The Scottish Borders, in the south-eastern corner of Scotland, have traditionally had an active housing market. Just north of Northumberland, the county is still dominated by great estates. Few country houses come onto the market; those that do are generally 18th- or 19th-century, and there is little in the way of intrusive new building.
In the past, the Borders was much-disputed territory with dwellings and livestock changing hands almost daily through the work of the Border Reivers, and many peel-towers (fortified houses) survive today. Two of these have notably been renovated and there are others in ruins which could be modernised to stunning effect, for the price of a three bedroomed flat in London, and all have commanding views because they were built to be defended.
Neidpath Castle is an example of an old peel tower. However, for more traditional housing needs there has always been a healthy market in the Borders, with properties in towns like Galashiels and Lauder coming most in demand because of their easy access to Edinburgh.
For years prices were astoundingly low considering from much of the central borders, Edinburgh can be reached by car in around an hour, and Berwick upon Tweed has a rail station which takes you straight into Kings Cross. However, since the advent of the Parliament, house prices in Edinburgh rocketed with the creation of more jobs, more businesses and more wealth.
According to the Land Registers of Scotland, the average house prices in the Scottish capital rose from £116,059 to £139,859 between spring last year and spring 2004, and Edinburgh’s average price is now much higher than other areas north of the Border.
Simon Fairclough, spokesman for the Edinburgh Solicitor’s Property Centre, told the Scotsman recently that the boom was unchecked and set to continue throughout the year. All of which is having an effect on prices in the Borders, which have been rising in recent years, but not as steeply as of late.
Prices rose in the Borders by 35% in 2003 according to figures from the HBOS, compared with a national average of 19%, which illustrates the dramatic nature of the rise. People living and working in Edinburgh obviously look to the much more picturesque border country and decide they would rather commute. However, buyers are coming from all over the UK.
John Millar from John Sale in Galashiels explains: ‘Lots of people want to move to the Borders because it is unspoiled, but has good transport connections to Edinburgh, Glasgow Newcastle and Carlisle’.
The borders remains relatively unspoiled. ‘We get about a third of our interest from people in Edinburgh, a third from the rest of Scotland and a third from England.’ And people who have just sold a house in an area where prices are higher can afford to bid more in a process which asks for blind bids over an asking price, therefore driving the limits up. Because of this new-found popularity, until recently demand was far outstripping supply, but the spring boom means there are more properties on the market than there were, however most things sell fast.
Kelso is a classic border market town. Good quality houses which are well placed with some land, says Mr Millar, go incredibly quickly and prices on some properties have basically doubled in two years he says. Also, property selling for £80,000 at the end of last year now fetches over £100,000 and top end properties also reflect this rise.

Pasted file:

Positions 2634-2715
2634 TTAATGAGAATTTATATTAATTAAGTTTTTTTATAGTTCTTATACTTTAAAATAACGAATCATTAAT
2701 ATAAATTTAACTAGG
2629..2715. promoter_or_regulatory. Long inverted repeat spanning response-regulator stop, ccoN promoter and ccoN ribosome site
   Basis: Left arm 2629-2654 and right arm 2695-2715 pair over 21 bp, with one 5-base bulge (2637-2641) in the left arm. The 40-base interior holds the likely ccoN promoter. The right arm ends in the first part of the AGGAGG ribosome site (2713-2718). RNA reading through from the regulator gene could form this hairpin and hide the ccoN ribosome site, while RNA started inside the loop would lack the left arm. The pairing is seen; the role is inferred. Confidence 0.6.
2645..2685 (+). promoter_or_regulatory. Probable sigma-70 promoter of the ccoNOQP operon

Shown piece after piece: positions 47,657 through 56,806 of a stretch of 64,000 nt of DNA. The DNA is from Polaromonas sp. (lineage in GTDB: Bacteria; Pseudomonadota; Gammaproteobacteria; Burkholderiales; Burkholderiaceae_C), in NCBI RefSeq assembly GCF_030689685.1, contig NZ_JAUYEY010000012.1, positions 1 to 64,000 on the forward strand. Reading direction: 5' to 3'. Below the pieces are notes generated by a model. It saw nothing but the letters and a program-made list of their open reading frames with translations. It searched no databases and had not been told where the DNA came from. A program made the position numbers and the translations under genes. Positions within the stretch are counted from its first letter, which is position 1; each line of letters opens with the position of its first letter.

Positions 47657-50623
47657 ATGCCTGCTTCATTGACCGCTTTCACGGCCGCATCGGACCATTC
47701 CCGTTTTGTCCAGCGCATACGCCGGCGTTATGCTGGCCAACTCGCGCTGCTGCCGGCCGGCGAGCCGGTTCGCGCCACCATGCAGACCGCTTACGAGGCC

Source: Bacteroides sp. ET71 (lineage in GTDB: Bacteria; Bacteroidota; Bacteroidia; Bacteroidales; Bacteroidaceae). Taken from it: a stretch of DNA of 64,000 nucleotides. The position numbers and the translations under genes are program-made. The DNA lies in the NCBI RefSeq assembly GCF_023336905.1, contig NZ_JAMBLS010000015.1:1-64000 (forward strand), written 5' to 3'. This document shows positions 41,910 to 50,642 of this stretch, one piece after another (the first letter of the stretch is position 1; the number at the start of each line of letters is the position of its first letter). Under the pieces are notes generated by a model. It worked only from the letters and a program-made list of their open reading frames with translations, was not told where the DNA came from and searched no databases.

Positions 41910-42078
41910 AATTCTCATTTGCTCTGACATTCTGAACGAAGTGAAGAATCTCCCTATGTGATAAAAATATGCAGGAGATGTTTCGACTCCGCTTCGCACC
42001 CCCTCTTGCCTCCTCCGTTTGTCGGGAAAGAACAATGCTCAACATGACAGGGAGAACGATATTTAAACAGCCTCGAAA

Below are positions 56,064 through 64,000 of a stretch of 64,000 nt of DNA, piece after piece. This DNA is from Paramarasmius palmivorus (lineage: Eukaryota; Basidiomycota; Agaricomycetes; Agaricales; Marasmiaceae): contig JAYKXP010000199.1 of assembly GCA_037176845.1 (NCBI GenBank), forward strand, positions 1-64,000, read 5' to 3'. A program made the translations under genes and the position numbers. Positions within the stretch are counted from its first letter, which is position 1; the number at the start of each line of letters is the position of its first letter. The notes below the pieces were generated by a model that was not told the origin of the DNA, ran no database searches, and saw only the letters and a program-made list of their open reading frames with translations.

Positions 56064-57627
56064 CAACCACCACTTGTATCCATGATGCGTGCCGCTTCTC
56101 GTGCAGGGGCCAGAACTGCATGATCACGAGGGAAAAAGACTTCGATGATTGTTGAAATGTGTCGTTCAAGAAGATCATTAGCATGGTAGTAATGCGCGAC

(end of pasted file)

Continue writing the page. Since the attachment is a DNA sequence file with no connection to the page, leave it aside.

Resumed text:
A large, 8 bedroomed house on the outskirts of a town like Hawick, an hour and a half drive from Edinburgh will set you back around £525,000 and the same house nearer to Edinburgh near the A7 could well go for £750,000. These prices may look small compared with the Home Counties, but the room for growth is not to be underestimated.
The other factor to bear in mind is that although there is currently no rail service between major border towns and Edinburgh, a railway is in the pipeline, and without question when this is up and running, prices will shoot up even more. In other words, if you are considering a move, it would be wise to make it sooner rather than later.
Galashiels, Melrose, Kelso, Coldstream, Hawick, Selkirk.
Train: King’s Cross to Berwick-upon-Tweed (Northumberland) 3hr 32min; King’s Cross to Edinburgh 4hr 19min.
Car: Berwick-upon-Tweed is 320 miles from London, via the M1, A1 and A1(M); Galashiels is 346 miles from London, via M1, A1, A1(M) and A698.
St Mary’s School, Melrose (01896 822517). Co-educational, age range 4-13, day and boarding. www.stmarysmelrose.org.uk/
Belhaven Hill, Dunbar, Lothian (01368 862785). Co-education, age range 7-13, day and boarding. www.belhavenhill.e-lothian.sch.uk/
Edinburgh Academy (0131-556 4603). Boys only (co-educational sixth form), age range11-18, day and boarding. Associated preparatory school. www.edinburghacademy.org.uk/
Fettes College, Edinburgh (0131-332 2281). Co-educational, age range 10-18, day and boarding. www.fettes.com/
George Watson’s College, Edinburgh (0131-447 7931). Co-educational, age range 3-18, day and boarding. www.gwc.org.uk/
St George’s School for Girls, Edinburgh (0131-332 4575). Girls only, age range 3-18, day and boarding. www.st-georges.edin.sch.uk/
St Margaret’s, Edinburgh (0131-668 1986). Girls only, age range 3-18, day and boarding. www.st-margarets.edin.sch.uk
Golfcourses: Berwick-upon-Tweed (01289 387256); Hawick.
Hunts: the Berwickshire, the Duke of Buccleuch’s, the Jed Forest, the Lauderdale.
Fishing: rivers Tweed, Teviot and Ettrick.
Walking: St Mary’s Loch up the Yarrow valley is a beautiful place to go walking